MoveQueue: move files efficiently on Windows

Martin Brinkmann
Mar 15, 2017

MoveQueue is a free, handy program for Windows that helps you move files more efficiently, especially if you run move operations regularly.

You can copy, move or cut files on Windows by default if you use Windows Explorer. If you happen to move files regularly to new destinations, you may have noticed that the operation can become quite time consuming.

I run move and delete operations regularly on the download folder of a Windows PC that I use. The folder accumulates files quickly over time and grows to a point where it is taking up a considerable amount of space on the computer.

This is when I start to move files out of the folder that I still need, and delete those that I don't require anymore.


Handling multiple Explorer windows for the operation works, but it is anything but comfortable. MoveQueue, a free program for Windows, was designed to improve the process significantly.

At its core, it is a program that lets you move (or delete) files stored in a target folder using the keyboard, or drag and drop.

Like the name suggests, it supports queued operations as well.

First thing you do when you run it is to add one or multiple destinations to the "active destination list".  These are the locations that you want to move files to.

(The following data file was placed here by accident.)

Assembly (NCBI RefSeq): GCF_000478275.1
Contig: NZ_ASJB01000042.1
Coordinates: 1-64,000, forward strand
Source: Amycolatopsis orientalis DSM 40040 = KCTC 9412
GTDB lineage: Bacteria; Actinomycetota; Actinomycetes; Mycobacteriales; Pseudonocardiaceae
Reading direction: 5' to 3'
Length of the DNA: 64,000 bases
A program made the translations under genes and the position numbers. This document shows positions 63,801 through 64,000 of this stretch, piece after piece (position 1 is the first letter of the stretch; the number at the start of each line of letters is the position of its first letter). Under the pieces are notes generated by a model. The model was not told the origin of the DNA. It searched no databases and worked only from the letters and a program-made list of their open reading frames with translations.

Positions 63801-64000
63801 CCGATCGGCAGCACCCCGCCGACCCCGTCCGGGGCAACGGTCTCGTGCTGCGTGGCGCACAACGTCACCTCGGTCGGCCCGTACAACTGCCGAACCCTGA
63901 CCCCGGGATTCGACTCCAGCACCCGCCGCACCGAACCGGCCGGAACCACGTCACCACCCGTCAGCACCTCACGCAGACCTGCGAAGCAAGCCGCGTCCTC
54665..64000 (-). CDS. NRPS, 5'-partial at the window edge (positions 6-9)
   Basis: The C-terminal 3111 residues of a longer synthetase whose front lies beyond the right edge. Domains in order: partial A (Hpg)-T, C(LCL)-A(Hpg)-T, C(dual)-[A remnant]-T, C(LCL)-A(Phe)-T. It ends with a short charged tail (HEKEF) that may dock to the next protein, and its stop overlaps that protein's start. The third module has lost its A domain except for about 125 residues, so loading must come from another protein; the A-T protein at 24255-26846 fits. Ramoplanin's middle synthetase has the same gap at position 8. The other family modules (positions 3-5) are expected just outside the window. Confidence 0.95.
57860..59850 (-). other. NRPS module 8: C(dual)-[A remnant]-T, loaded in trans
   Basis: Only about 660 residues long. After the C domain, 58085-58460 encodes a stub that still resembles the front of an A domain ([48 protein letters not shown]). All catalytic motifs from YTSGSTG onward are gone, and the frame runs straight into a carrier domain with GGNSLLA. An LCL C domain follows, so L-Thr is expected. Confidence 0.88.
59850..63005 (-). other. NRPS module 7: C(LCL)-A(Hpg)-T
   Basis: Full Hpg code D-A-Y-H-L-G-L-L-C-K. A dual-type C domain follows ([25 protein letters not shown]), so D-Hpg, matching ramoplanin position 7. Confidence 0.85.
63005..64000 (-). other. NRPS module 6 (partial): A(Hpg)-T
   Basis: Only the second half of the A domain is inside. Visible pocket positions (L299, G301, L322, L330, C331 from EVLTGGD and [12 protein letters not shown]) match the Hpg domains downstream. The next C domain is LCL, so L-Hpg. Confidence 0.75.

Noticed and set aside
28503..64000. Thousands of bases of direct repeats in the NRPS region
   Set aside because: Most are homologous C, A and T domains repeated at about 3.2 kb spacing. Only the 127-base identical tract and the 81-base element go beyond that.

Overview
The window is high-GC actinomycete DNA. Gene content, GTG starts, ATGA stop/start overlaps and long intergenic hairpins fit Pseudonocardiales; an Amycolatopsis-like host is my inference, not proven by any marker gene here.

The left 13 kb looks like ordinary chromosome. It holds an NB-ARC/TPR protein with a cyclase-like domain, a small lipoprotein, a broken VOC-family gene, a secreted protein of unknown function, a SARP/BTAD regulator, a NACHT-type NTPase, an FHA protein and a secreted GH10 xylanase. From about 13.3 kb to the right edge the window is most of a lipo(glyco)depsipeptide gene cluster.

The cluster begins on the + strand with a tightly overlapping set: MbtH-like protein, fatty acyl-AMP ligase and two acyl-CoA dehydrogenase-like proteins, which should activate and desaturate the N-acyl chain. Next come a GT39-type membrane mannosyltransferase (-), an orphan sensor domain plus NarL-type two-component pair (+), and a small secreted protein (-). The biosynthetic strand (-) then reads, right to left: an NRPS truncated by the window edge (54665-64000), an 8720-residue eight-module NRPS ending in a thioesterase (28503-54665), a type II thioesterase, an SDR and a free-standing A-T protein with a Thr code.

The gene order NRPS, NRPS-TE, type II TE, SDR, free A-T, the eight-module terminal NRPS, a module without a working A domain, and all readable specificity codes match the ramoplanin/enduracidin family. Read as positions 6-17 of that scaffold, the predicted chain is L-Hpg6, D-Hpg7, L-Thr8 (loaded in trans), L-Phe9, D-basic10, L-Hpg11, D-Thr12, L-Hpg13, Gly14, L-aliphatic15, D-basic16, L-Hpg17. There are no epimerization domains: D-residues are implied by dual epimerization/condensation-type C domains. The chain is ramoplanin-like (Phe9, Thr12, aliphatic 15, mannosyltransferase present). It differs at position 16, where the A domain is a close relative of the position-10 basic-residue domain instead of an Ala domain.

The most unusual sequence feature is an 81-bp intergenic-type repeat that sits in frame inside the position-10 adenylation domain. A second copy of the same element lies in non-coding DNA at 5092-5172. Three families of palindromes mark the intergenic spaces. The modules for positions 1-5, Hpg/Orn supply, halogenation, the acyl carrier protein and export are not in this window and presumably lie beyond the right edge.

Each destination requires a target folder at the very least. You may add a hotkey to the destination as well for selecting it faster. If you don't do that, you need to use drag and drop operations to move files to that folder.

Sequence is only useful if you either need more descriptive shortcuts, or run out of simple shortcuts to use.

You can use most keys as a shortcut, including single-keys such as T or F.

All that is left then is to select a root directory that you want to organize. The scan should happen automatically, but if it does not, hit the scan button to populate the file listing. MoveQueue ignores folders by default, but you can include folders, or use the recurse folders option instead. The latter is useful if files are also stored in subfolders under the selected directory path.

Once you get the files, either drag and drop them to a target destination, highlight files and use a shortcut to mark them for the move action to the linked destination, or right-click to use other actions such as marking files for deletion, or use drag and drop to drop them on a target location.

All that is left then is to click on execute actions to run all selected actions. You can check the queued items at any time with a click on the the action list link at the bottom of the screen. This lists all queued items including the desired action.

The program runs all queued operations when you click on the execute actions button.

The only other options provided are located in the settings. You may configure the default action for name conflicts (if a file with the same name and extension exists in the target location) among other things.

The default action is to rename the file that is moved. You can however switch to overwrite or skip instead.

Closing Words

MoveQueue is a useful program for Windows, especially if you run move or delete operations regularly. The program remembers the target destinations, making it useful for repeat operations.

One thing that is missing is a filter option, for instance to display only certain file types for easier selection.